Drumbeat: February 20, 2012

Oil Profits Falling Fastest Since Lehman From Exxon to Chesapeake

Profits for the biggest U.S. energy producers including Exxon Mobil Corp. are poised to decline the most since the financial meltdown of 2008-09 as the drilling technique known as fracking collapses natural gas prices.

Exxon and Chesapeake Energy Corp., which today reports 2011 earnings, will see net income in 2012 slide 7 percent and 10 percent, respectively, according to the mean of analyst estimates compiled by Bloomberg. That would be the biggest drop since 2009 for the companies, the largest U.S. gas producers.

While higher global demand for transportation fuels drove up crude prices about 30 percent since 2009, the domestic gas glut is pinching earnings for producers even as it pushes the U.S. toward energy independence. Especially hurt are Chesapeake and ConocoPhillips, which amassed gas assets before the full impact of fracking on supply growth was apparent, said Michael McMahon, a managing director for energy investments at Pine Brook Partners LLC, a private equity firm in New York.

A Little Bit Louder Now, Chevron Starts To Shout About Davy Jones And The Ultra Deep

About a year ago, speaking at a popular oil and gas conference Chevron tipped its hat to McMoRan’s Jim Bob Moffett and his work in the Gulf of Mexico Shallow Water Ultra Deep (SWUD) play that has been ongoing for more than five years. That event was truly noteworthy because major oil companies rarely, if ever, acknowledge a little player like MMR as being out front and leading the wave on any important new geological play. Chevron has recently promoted the Shallow Water Gulf of Mexico to one of its top three areas of geologic focus around the world. And it is becoming more vocal about its involvement.

Blame Iran And China For Rising Gas Prices

Iran’s Oil Ministry on Sunday announced the suspension of crude oil sales to companies from the U.K and France as the Islamic state responds to a European Union embargo set to take effect July 1. France’s Total and Britain’s BP had already ceased purchasing Iranian oil prior to the announcement, so the impact on supply and demand may be tiny.

Combined with a surprise decision on Saturday by the People’s Bank of China to reduce banks’ reserve requirements for the second time since November, however, Iran’s action helped to boost West Texas Intermediate crude oil above $105 per barrel in electronic trading Monday.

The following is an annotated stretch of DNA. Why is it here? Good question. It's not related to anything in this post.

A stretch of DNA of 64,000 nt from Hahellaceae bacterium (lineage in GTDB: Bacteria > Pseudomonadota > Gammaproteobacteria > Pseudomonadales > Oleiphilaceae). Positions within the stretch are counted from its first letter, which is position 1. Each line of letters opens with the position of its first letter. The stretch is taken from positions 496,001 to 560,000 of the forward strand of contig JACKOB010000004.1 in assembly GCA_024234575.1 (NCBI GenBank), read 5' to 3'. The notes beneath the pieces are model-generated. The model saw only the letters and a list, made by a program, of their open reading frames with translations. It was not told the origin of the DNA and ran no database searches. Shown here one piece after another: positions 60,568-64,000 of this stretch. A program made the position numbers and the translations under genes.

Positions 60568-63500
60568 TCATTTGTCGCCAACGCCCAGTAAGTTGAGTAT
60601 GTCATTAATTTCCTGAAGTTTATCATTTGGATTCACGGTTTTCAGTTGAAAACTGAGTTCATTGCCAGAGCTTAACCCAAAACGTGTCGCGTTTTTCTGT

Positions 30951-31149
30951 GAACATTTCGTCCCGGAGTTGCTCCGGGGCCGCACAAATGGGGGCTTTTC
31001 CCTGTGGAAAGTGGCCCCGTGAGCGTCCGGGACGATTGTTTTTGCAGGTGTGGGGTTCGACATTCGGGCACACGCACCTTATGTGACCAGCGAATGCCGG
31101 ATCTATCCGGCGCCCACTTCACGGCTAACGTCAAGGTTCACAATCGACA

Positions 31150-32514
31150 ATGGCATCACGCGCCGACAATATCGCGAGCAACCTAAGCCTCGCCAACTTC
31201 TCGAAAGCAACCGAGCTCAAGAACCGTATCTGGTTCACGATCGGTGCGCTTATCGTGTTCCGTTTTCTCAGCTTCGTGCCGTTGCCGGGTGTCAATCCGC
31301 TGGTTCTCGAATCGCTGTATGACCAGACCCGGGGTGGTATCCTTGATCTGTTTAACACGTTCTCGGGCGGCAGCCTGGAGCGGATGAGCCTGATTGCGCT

Europe Must Choose Between an Iranian Oil Embargo and Default

Experts say that if Iran stops its oil deliveries to the European Union, the EU will need several weeks to find alternative suppliers. Britain and France, to which Iran stopped deliveries on Saturday, February 19, are unlikely to be hit hard, but Greece, which is tottering under the weight of its economic problems and is the largest importer of Iranian oil, will most likely have to declare a default.

Oil prices spike on Iran export halt. Is $4 gas next?

The price of unleaded gasoline in the U.S. will likely hit a nationwide average of $4 by this summer, said Dan Dicker, oil trader and author of "Oil's Endless Bid." The last time prices topped $4 was 2008 and Dicker said there's a one in three chance that gas could reach $5 a gallon.

If gas prices do head to those lofty levels, that could put a crimp in the economic recovery as consumers will likely cut down on spending if they have to pay more to fill up their cars.

Petrol-price pain on way as Iran racks up tensions

EXPERTS warned last night that fuel prices will get worse as the Iranian crisis deepened with President Mahmoud Ahmadinejad’s regime threatening to expand its oil embargo to the whole of the European Union.

The threat saw the price of a barrel of crude oil climb to an eight-month high of $121 (£76), just days after diesel hit a record level in the UK of 143.05p.

Asia taking lion's share of Iranian oil exports

PARIS — Iran, which on Monday said it planned to halt oil sales to several more European Union states in addition to Britain and France, sends only around a fifth of its exports to the EU, with Asian countries taking the lion’s share, according to U.S. and international oil agencies.

The Energy Information Administration (EIA) in Washington says that in 2010 four Asian states took around two-thirds of all the crude oil exported by the Islamic Republic, with China buying 20%, Japan 17%, India 16% and South Korea 9%.

Japan says no decision yet on Iran oil import cuts

TOKYO (Reuters) - Japan's trade and foreign ministers said on Tuesday they haven't reached an agreement yet on how much Tokyo will cut Iranian crude imports to win waivers from U.S. sanctions designed to starve Iran of oil revenue.